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Local bars, restaurants adjusting to shutdown

Local bars, restaurants adjusting to shutdown Local bars, restaurants adjusting to shutdown

Take-outs, delivery still available at many spots

Since March 17, what once seemed unthinkable has become a reality: all of the bars and restaurants in Wisconsin are shut down indefinitely.

Actually, for those establishments that serve food to customers, a “shutdown” is not entirely accurate. Most local eateries and taverns are still offering carry-out food orders and some are doing deliveries. Owners said these options are really the only way to keep at least some revenue coming in amid a global pandemic that has shuttered thousands of businesses across the United States.

Pam Geiger, owner of Boozer’s in Dorchester, said last Friday that the carryout orders have been OK, but “not really great.” Boozer’s normally employs six people, a mix of cooks and waitresses.

“Tonight, we’d normally need five, but I’ve only got two working,” she said. “Yeah, it’s taking a toll, definitely.”

Geiger said she’s happy to report that local patrons haven’t completely given up on her business.

“We’ve got really loyal customers, absolutely,” she said.

Boozer’s is open 8 a.m. to 8 p.m., Tuesday through Saturday, and Sunday and Monday, 8 a.m. to 2 p.m.

Tom Wempner, owner and sole operator of Point 08 in Dorchester, is still taking carry-out orders, but he says they’ve been “few and far between.”

“If this goes on for any length of time, obviously it’s going to hurt a lot of people,” he said. “I’m going to assume that a lot of people aren’t going to recover.”

Wempner said he also rents out apartments, and has renters to think about. The bills keep coming even when your income drops to zero, Wempner noted.

“Hopefully people have got some money set aside,” he said.

Wempner said he usually comes in at 11 a.m. every day and stays until 8 p.m., but he said he’s willing to answer calls outside those normal hours.

Like many people, Wempner is resigning himself to the situation.

“What are you going to do? It is what it is,” he said. “It sucks.”

Tony Zeneli, owner of The Medos restaurant in Abbotsford, said he’s down to three full-time waitresses to help with carry-out orders between 8 a.m. and 2 p.m., Monday through Sunday, and 4 to 7 p.m. every day, and Friday until 8 p.m.

The restaurant normally employs about 10 waitresses with a full-time cook, but the cook is now working part-time.

“I hope this will stop soon, and we will be happy,” he said. “But the first thing is life — making sure everyone is safe and not getting the disease. I recommend that everyone who feels sick to stay home, especially the older people.”

Robbie Smazal, owner of Hunter’s Choice in Colby, said his establishment is also still offering carry-outs.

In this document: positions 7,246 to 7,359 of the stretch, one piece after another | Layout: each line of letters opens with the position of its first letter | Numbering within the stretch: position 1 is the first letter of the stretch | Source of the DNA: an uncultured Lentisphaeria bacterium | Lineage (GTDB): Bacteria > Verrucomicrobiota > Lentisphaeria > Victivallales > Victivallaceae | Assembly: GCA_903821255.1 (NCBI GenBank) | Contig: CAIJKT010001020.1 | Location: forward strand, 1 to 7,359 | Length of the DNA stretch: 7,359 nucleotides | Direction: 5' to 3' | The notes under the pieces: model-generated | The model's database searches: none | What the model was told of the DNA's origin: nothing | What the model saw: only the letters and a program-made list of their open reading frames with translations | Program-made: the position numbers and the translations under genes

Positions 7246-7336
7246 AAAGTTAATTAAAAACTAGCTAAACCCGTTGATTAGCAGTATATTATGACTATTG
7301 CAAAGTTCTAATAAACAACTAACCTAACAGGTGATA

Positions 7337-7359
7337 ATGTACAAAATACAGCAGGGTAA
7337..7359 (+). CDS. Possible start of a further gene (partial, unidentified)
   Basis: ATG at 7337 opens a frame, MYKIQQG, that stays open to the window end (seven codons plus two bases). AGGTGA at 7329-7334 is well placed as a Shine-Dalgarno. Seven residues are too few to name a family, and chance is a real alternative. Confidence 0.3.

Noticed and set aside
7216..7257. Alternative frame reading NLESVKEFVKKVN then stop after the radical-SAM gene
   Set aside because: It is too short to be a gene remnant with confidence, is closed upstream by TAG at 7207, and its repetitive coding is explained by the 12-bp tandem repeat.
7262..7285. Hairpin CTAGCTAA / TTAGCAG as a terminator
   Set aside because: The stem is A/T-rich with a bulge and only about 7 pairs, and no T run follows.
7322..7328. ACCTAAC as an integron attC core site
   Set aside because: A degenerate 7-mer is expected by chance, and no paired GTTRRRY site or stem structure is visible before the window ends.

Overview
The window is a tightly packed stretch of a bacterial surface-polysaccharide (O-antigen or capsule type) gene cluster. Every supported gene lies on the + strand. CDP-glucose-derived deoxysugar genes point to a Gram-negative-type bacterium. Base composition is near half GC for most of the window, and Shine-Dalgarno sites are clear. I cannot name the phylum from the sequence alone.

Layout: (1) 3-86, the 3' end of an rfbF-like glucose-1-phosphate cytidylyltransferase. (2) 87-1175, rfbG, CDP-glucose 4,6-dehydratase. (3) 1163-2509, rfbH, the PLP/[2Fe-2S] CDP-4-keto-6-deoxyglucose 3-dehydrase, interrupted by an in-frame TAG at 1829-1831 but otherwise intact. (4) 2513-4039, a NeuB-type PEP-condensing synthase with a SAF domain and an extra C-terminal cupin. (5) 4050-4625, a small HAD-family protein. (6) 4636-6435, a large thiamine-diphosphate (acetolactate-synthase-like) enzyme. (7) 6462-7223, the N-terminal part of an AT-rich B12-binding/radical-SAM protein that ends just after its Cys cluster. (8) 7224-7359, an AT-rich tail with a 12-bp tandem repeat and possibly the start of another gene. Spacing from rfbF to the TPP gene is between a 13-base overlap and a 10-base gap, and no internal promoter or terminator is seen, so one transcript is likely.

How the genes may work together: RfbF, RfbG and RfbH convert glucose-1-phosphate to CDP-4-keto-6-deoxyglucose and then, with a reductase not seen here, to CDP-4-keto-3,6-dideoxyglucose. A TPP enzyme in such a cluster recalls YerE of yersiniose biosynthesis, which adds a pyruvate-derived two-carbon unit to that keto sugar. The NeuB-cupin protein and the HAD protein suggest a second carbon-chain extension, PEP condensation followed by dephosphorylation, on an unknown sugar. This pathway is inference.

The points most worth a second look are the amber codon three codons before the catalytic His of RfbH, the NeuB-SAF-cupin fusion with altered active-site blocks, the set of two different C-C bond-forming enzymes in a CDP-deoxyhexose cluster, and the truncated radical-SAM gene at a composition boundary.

“We aren’t getting a ton, but we are getting some,” he said.

Hunter’s is open two hours for lunch and three hours at night, he said.

Smazal normally employs one fulltime person and five part-timers, but he’s down to just the full-time employee.

“For most of them, it’s their secondary jobs anyway,” he said. “I’m trying to keep my full-time person busy, cleaning and doing some other stuff.”

Smazal has seen an increase in customers at his other business, BBD Sports Shop in Abbotsford, where people are going to stock up on guns and ammo. The store’s full-time employee is staying busy, he said, and so is a part-timer who is helping with a remodeling project.

“For me, the frustrating part as a business owner is just not knowing,” he said. “If this goes on for three to five months, I ain’t going to be able to survive on takeout.”

Justin Ingersoll, owner of Frickin’ A west of Dorchester, said they are offering both carry-outs and deliveries, with a reduction in the per-mile fee down to $1 to save customers money.

Frickin’ A has been opening at its regular time, 11 a.m., but not staying open as late because people aren’t allowed to come in for a drink.

“We’re trying to do what we can to get people their food or whatever they want here,” he said.

The bar has 13 part-time employees, most of whom have other jobs. Those who don’t have been given the chance to fill more shifts if they want to, Ingersoll said. One of them is a teacher who is laid off right now, and the other manages Maurice’s in Medford, which has also been closed, he said.

“We’ve had good support from the locals, as for food orders, so far,” he said. “We’ll try to accommodate any delivery requests and for sure carry-outs are available.”

Ivonne Vazquez, owner of La Botana in downtown Abbotsford, said she is offering carry-out orders and deliveries to the communities of Abbotsford, Colby, Dorchester and Curtiss.

“We can’t complain. We’ve been getting support from our customers in the community, which is good,” she said. “We’ll see how this keeps going. It’s not easy for anyone.”

La Botana is open Wednesday through Sunday, 11 a.m. to 6 p.m. It is a familyowned business, and the bartenders they have hired have other jobs to rely on.

When asked how other businessowners seem to be doing in downtown Abbotsford, Vazquez said, “Everyone is feeling it. There is fear in the community, and a lot of people don’t want to go out.”